Story by Ronald Ahrens
My uncle, Tim Tillotson, recalls some details of the death of a son of Bill Russell, a superintendent for Tillotson Construction Company. Russell was the father of eight sons in all. The accident occurred in the 1950s.
Although he can’t remember which job [it was the Aurora Cooperative’s Murphy location in central Nebraska] or when it happened, Uncle Tim, who was not present at the time, recalls from on-the-scene reports that two of Russell’s sons were running the night crew.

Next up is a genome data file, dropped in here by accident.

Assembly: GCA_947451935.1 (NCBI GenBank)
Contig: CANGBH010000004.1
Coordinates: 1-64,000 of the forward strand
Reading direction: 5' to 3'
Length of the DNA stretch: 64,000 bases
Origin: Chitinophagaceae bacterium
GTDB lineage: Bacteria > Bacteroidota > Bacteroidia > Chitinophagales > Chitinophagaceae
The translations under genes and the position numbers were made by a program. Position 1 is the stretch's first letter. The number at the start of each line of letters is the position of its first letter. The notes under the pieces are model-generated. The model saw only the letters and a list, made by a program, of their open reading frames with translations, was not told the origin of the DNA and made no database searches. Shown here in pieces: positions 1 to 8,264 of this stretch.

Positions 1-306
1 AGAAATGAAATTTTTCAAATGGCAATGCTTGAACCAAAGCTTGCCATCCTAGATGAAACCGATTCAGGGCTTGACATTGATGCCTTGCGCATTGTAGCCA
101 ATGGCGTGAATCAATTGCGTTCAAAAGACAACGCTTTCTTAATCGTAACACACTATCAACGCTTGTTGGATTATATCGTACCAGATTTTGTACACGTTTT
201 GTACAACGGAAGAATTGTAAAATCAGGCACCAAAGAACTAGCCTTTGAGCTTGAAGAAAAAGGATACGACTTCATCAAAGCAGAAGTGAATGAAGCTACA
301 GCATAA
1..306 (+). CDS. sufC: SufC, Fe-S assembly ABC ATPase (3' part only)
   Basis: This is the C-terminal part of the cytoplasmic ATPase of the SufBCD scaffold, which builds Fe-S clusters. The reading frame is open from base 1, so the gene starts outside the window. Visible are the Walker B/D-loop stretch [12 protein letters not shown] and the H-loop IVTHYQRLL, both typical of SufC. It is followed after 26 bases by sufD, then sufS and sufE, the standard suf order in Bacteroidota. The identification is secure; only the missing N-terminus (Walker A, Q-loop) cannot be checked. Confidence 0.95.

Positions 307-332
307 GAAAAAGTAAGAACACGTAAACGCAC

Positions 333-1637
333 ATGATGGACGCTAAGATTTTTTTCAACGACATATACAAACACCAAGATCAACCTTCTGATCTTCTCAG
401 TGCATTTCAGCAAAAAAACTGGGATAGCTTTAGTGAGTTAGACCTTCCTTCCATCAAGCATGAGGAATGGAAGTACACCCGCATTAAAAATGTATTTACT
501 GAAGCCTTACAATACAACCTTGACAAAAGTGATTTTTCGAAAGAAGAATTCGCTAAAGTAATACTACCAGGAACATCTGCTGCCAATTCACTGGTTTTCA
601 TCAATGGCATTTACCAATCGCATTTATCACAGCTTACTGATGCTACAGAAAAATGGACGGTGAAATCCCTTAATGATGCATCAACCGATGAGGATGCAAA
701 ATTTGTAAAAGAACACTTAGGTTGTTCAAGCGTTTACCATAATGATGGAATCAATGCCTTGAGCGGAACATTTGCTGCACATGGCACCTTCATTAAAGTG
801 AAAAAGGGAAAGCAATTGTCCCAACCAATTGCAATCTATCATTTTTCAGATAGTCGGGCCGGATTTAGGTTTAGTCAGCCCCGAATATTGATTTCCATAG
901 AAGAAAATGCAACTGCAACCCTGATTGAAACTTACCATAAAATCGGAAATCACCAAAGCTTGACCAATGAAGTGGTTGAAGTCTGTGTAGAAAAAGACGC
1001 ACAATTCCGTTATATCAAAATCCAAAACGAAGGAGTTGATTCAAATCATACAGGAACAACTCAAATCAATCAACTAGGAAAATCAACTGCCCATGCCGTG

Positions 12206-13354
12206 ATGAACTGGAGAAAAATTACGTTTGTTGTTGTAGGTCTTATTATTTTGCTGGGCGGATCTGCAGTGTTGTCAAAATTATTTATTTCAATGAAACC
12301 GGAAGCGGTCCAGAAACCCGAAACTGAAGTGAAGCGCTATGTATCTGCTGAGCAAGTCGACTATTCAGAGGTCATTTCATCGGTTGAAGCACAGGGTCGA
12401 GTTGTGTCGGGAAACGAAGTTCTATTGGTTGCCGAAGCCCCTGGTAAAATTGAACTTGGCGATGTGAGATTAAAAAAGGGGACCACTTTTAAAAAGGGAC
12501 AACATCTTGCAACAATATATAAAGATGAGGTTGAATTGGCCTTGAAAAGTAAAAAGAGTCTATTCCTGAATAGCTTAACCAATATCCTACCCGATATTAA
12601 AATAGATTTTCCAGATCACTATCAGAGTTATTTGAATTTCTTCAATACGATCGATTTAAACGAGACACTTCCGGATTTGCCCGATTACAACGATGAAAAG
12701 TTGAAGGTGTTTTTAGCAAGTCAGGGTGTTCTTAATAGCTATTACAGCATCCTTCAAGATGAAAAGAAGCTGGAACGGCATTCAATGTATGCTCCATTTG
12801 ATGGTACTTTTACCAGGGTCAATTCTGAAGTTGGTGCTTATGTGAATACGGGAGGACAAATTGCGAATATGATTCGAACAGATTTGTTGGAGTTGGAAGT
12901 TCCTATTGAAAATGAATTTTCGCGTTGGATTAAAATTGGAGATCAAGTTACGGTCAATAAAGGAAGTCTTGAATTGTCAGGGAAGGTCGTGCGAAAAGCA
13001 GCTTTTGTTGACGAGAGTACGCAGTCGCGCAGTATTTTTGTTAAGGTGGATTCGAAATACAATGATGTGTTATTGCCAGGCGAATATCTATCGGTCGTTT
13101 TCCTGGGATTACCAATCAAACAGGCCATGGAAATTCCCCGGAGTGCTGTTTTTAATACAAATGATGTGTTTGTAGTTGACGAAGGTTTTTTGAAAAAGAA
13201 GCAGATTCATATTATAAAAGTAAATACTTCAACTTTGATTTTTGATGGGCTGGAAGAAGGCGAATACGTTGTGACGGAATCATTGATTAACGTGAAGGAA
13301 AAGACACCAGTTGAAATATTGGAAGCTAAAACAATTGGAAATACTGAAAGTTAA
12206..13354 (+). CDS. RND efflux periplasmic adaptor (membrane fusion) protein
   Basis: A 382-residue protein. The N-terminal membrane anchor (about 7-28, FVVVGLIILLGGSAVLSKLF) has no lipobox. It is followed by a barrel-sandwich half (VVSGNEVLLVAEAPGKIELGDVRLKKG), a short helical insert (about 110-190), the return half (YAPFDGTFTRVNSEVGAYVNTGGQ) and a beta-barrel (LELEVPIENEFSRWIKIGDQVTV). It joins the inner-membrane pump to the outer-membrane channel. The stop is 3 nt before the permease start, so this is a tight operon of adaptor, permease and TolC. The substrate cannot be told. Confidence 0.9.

The two were working with a storey pole, a measuring device of ancient origin. In this case, the storey pole was a metal tape, and it was used to verify the height of vertical sections. One son was on top, fifty-five feet up, feeding the tape down to the other on the ground.
“It was blowing in the wind, and he was letting it out,” Uncle Tim says. “The wind caught it to some power lines, and it gave him a jolt.”
A fall to the ground ensued.
“One side of him hit the Georgia buggy, which kind of spun him around. He was conscious on the ground, saying he thought he’d broken a leg. But by the time the ambulance got there, he’d died of shock.”
Uncle Tim suggests the likelihood of a brain hemorrhage as well.